Even if you assume that most Christians do not have a problem with gays why do you think they right to control the word marriage? The church no more owns the word marriage than it owns the word moral. Simply stepping up and laying claim to a term doesn't make you own it...

 

So, and this may not be true for the US, but down here the "haters" are a small minority, but those who believe the word refers to a man and a woman form a large group.

 

 

They're coming, they are spreading, they intend to Evangelicalize the world, they intend to take back society and as long as so called main stream Christians don't do anything to stop them they are as bad as moderate Muslims who don't condemn the radical fringes. Economic down turns allow these fringes to make more converts, it's downward spiral that has to be stopped and what better way than not conceding them the right to take stuff away from people they don't approve of.

 

Pagans want the Christmas holidays back, they had them first, why shouldn't we take Christmas away from the Christians and give those holidays back to the pagans? Let the Christians celebrate their deities birthday some other time, it would still be the same wouldn't it?

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"John, why do you characterise people as "gay haters"? "

Because they advocate violence towards gays.

Is that a complicated issue?

 

 

Also re "They simply think that marriage is based on procreation and should be kept between a man and a woman. "

If that were true then contraception wouldn't exist.

Marriage is about sex for pleasure as well as getting kids.

However there are several major churches who believe that sex s only for procreation. You seem to have mistaken the church for the population.

Also, claiming that, because we advocate marriage for gay couples, means that we advocate under-age sex is a strawman.

(and, judging by another thread, it seems you are quite good at them)

http://www.scienceforums.net/topic/66951-the-republican-brain/page__st__20

Edited by John Cuthber
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There is no doubt that the same people that want to limit marriage also want to limit birth control, in fact they want to legislate morality, theirs of course, make their version of morality the only one allowed and it must be enforced by law. They are very dangerous, more so because they have so much influence over the mainstream who just can't see how good Christian people can harm anyone....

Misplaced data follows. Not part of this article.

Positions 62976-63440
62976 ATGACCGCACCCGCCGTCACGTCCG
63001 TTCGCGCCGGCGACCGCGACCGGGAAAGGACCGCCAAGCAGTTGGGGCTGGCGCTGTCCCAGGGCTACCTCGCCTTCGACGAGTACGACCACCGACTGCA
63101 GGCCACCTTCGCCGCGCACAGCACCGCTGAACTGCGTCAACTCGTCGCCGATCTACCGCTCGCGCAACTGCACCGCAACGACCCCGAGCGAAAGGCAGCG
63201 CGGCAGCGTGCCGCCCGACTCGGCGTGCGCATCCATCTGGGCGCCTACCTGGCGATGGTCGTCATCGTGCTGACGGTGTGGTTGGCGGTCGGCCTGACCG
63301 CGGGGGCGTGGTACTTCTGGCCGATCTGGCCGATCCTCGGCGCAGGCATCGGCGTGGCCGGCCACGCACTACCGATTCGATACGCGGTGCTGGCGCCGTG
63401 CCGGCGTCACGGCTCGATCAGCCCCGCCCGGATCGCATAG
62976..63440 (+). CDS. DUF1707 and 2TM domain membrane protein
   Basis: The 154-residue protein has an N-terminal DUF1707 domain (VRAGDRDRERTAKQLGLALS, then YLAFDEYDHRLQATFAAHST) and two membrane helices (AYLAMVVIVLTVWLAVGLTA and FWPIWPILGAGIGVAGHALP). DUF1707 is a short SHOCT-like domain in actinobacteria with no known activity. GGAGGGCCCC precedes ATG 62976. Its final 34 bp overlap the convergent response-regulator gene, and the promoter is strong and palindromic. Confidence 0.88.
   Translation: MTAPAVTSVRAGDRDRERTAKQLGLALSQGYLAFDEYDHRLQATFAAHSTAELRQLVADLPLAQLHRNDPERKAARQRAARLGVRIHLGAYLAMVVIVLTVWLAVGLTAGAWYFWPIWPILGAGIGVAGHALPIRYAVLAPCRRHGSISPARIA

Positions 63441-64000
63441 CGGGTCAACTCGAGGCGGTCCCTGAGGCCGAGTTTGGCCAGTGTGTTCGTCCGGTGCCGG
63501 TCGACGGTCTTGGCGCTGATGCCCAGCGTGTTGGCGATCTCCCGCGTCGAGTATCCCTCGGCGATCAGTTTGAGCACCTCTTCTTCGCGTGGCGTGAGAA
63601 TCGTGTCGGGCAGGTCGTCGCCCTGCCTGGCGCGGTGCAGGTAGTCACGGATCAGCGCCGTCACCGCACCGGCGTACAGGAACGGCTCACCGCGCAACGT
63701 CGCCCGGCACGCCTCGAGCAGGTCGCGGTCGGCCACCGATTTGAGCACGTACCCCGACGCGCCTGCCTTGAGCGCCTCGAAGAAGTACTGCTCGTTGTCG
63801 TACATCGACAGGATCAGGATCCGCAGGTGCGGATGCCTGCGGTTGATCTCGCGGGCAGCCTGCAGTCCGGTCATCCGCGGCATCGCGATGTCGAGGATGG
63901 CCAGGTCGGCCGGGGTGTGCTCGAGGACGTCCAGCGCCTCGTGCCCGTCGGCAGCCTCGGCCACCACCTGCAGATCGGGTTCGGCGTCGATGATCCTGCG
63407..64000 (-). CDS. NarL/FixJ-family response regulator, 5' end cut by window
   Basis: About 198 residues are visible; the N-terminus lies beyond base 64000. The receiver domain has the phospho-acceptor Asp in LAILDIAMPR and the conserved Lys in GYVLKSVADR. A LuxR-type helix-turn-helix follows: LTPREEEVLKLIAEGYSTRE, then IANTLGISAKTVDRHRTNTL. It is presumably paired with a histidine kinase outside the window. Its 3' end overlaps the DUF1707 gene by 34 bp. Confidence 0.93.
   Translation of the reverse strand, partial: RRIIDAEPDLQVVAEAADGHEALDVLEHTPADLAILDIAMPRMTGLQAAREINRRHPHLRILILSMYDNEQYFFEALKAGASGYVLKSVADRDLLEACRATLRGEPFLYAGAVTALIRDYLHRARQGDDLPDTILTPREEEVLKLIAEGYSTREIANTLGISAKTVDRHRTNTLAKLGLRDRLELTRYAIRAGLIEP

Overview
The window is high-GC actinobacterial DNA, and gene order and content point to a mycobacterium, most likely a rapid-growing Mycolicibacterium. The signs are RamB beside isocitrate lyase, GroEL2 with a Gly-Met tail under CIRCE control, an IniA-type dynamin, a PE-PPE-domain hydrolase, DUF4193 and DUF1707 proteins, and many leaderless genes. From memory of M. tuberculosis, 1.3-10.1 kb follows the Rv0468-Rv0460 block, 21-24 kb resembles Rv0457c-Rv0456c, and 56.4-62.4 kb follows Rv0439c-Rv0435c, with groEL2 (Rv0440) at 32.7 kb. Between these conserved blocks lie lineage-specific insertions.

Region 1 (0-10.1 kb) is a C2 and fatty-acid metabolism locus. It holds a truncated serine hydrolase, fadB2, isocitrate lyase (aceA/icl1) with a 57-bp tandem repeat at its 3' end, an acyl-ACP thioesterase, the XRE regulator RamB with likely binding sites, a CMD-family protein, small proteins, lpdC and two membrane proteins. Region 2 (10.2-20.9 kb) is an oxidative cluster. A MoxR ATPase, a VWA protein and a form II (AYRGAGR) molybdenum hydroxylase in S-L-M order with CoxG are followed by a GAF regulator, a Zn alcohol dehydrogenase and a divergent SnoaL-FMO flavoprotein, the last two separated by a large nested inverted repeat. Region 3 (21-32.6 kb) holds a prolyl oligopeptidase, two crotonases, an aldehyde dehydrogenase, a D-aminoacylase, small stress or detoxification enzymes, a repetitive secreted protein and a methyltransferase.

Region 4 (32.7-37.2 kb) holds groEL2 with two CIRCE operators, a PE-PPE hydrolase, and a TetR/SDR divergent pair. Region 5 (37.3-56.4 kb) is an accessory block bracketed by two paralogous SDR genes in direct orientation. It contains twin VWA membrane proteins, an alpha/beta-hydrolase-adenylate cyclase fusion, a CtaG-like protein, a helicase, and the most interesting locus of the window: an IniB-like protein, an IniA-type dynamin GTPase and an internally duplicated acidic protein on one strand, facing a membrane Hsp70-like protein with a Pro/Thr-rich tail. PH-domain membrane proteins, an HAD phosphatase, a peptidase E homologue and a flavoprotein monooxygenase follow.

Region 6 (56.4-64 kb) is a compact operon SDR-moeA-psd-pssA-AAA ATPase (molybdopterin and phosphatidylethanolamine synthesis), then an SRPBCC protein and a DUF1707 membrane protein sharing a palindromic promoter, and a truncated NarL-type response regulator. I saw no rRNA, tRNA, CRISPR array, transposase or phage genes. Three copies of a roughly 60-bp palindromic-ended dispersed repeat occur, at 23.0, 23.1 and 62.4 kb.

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most mainstream people don't "hate" gays, they really don't care one way or another. They simply think that marriage is based on procreation and should be kept between a man and a woman.

I think this is a disingenuous argument, and one I already addressed earlier in the thread.

 

If they felt that marriage is based on procreation, they would equally be trying to prevent infertile couples from using the term marriage. They would equally be trying to prevent the elderly and post menopausal from using the term marriage. They would equally be trying to prevent those who have simply chosen voluntarily not to procreate from using the term marriage. They are doing none of those things.

 

They have no problem whatsoever with those other non-procreating groups from using the term marriage.

They are restricting their desire for a different term to only those who share similar genitals.

 

This isn't about procreation, and they don't seem able to offer a single relevant secular reason why the term should be restricted only to a union between a man and a woman.

 

Also, what about hermaphrodites or folks with androgen insensitivity syndrome? Or what about people with XXO syndrome, or other similar genetic issues effecting the reproductive system? Nobody is trying to prevent those people from using the term marriage. Given all of this, are you going to continue to suggest this is in any way related to procreation? If so, I have to suspect that you're not approaching the discussion in good faith, as that's a plainly disingenuous description of opponents position given the counter points I've just here offered (actually, repeated).